The Charity Commission is “carefully considering” claims that a leading renewable heat group may have misled a commission investigation linked to NI’s flawed green energy scheme.
It follows Wednesday’s evidence at the Renewable Heat Incentive (RHI) inquiry.
Michael Doran runs Action Renewables, a charity promoting energy efficiency.
The RHI scheme was set up in 2012 to encourage uptake of eco-friendly heat systems, but overgenerous subsidies left NI taxpayers with a £490m bill.
The scheme’s failings led to the establishment of a public inquiry in January 2017.
Action Renewables, which helps businesses switch from fossil fuels to green energy, was involved in facilitating about a quarter of all applications to the RHI scheme.
In order to be eligible for the most lucrative subsidy, firms were better to install multiple smaller boilers instead of one large boiler, which would have been more energy efficient – but would not have provided as great a rate of return.
A similar scheme in Great Britain had cost controls included so that it could not be manipulated for profit: the Northern Ireland scheme did not.
On Wednesday, Mr Doran told the inquiry his organisation was aware of this flaw from the outset, but did not flag it with Stormont officials, in case it led to a delay in the introduction of RHI.
In early 2017, the Charity Commission began an investigation into Mr Doran’s organisation after an Irish News report pointed out that it had handled RHI applications, in spite of Mr Doran’s knowledge of the absence of cost controls.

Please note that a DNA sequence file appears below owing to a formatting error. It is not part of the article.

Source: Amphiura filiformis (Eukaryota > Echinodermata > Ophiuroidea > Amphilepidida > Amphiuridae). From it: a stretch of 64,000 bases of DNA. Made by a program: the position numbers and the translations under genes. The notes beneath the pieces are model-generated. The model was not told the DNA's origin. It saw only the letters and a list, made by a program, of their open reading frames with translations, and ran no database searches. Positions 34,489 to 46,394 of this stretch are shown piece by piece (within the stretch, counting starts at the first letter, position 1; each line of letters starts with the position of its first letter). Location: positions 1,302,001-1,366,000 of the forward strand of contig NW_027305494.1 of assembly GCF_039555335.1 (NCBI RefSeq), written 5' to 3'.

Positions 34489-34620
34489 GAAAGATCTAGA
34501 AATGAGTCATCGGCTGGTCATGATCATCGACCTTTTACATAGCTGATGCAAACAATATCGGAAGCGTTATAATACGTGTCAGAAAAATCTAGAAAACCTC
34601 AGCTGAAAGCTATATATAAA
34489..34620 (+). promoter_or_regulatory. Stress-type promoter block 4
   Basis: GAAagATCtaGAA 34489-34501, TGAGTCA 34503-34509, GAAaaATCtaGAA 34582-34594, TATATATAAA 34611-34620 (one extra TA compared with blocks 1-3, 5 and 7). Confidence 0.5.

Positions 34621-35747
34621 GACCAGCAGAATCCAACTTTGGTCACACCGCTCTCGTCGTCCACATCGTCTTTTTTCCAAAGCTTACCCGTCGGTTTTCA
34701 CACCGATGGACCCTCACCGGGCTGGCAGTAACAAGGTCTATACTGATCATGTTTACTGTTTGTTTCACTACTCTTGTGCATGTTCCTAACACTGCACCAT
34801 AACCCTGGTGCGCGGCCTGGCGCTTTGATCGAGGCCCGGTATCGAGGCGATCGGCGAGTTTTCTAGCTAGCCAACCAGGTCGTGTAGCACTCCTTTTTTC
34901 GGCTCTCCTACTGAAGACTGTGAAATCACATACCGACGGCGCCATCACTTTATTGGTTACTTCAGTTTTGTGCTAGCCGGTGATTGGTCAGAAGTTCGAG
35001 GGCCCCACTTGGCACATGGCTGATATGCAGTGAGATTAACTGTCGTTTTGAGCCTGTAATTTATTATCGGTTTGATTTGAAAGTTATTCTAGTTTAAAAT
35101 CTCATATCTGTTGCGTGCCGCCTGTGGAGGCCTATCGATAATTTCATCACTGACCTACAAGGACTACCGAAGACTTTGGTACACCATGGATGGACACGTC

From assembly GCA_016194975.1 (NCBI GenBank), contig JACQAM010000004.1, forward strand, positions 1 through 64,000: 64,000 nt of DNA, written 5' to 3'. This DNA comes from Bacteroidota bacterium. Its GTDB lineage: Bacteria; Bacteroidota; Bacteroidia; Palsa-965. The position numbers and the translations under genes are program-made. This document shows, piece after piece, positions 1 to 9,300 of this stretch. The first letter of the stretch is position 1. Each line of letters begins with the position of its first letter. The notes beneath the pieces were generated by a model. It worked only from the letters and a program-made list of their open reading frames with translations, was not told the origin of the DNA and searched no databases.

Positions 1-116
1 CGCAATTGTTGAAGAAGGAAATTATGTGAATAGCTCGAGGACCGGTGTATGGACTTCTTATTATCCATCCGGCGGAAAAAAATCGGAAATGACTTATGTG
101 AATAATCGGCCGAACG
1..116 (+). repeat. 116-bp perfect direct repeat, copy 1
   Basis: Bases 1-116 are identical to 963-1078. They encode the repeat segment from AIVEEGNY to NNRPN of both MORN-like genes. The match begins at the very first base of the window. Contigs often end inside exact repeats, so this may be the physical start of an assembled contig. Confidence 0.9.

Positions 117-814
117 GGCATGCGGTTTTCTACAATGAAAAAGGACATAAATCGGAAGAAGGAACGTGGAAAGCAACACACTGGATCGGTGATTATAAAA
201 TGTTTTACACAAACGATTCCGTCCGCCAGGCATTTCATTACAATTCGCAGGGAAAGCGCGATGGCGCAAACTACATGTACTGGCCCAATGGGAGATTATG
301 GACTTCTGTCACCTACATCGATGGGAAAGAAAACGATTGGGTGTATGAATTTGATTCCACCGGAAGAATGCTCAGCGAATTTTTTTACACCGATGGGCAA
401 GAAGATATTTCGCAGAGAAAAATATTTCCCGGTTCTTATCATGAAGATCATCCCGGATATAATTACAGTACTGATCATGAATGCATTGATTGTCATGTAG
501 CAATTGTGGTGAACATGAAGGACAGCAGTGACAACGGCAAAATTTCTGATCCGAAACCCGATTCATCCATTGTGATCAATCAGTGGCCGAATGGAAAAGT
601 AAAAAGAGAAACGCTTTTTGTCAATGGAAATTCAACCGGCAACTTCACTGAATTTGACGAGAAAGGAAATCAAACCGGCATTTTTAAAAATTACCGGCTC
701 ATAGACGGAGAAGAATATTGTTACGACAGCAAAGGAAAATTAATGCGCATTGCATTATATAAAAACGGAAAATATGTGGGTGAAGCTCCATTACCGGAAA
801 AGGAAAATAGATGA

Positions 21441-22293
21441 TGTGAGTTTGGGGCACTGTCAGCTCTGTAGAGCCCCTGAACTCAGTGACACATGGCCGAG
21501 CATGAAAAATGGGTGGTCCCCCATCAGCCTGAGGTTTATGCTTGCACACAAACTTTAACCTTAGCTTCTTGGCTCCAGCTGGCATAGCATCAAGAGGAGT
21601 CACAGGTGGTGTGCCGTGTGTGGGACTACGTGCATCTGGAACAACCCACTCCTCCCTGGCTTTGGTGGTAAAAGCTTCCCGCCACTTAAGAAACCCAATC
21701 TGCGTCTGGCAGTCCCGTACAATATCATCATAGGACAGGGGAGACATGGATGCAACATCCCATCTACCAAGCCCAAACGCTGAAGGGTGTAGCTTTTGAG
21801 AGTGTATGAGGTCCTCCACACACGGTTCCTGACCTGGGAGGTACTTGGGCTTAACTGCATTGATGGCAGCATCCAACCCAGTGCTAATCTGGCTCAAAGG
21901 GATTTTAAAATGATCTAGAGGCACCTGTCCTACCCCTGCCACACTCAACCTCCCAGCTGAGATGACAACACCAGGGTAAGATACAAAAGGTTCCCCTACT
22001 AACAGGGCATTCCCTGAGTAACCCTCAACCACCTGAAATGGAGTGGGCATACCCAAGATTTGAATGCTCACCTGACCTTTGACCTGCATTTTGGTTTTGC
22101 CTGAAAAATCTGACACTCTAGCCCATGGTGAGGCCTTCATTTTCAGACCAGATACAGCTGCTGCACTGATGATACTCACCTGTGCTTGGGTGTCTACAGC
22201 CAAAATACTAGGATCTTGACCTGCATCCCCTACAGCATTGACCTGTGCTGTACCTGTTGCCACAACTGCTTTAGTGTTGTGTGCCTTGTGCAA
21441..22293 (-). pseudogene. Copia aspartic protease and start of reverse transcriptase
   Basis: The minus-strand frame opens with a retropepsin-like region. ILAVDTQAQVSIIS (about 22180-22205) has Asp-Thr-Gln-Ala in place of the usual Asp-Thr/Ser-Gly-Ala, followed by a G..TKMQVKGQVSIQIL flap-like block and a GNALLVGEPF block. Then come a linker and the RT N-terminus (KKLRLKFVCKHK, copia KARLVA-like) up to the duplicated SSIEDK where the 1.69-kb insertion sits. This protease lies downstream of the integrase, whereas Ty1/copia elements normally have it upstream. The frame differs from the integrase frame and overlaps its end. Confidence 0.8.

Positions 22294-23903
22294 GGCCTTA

The commission closed the file after meeting the charity’s trustees, who said they did not know about the problems until December 2016.
But on Wednesday, the inquiry’s chairman, Sir Patrick Coghlin, said in light of Mr Doran’s admission that he knew about the flaws much earlier than he initially claimed, the “inescapable inference” was that Action Renewables was misleading the Charity Commission.
Mr Doran accepted that it seemed that way, but denied accusations of a “cover-up”.
The Charity Commission said it was now considering Mr Doran’s evidence at the inquiry.
It said it is an offence for charities to “knowingly or recklessly supply” false or misleading information.
On Thursday afternoon, the DUP’s chief executive is to return to the inquiry to finish giving evidence.
Timothy Johnston – who was an adviser to three Northern Ireland first ministers – appeared in front of the inquiry panel for the first time last week.
When problems with the RHI scheme became public knowledge in late 2016, he was advising then First Minister Arlene Foster.
Mr Johnston is one of the most high-profile witnesses to give evidence at the inquiry, as he was accused of being involved in a decision to delay cost controls to the ill-fated scheme; a decision that did major damage to the public purse.
In summer 2015, officials in Stormont’s enterprise department, which had set up the scheme, had realised there were major budgetary problems and were looking at plans to bring it under control.
Ultimately, the proposed October introduction of cost controls was delayed by four weeks, meaning the tariffs did not come into force until November, allowing a huge spike in applications.
Mr Johnston has denied any knowledge of how that delay occurred, and has said he is “absolutely certain” he never instructed anyone to “delay, soften or reduce” cost controls.
His evidence directly contradicts claims from Timothy Cairns, a former adviser to ex-DUP Enterprise Minister Jonathan Bell, who said he was told by Mr Johnston in June 2015, to work with another adviser, Andrew Crawford, to find an alternative or to seek the latest date possible for implementing cost controls,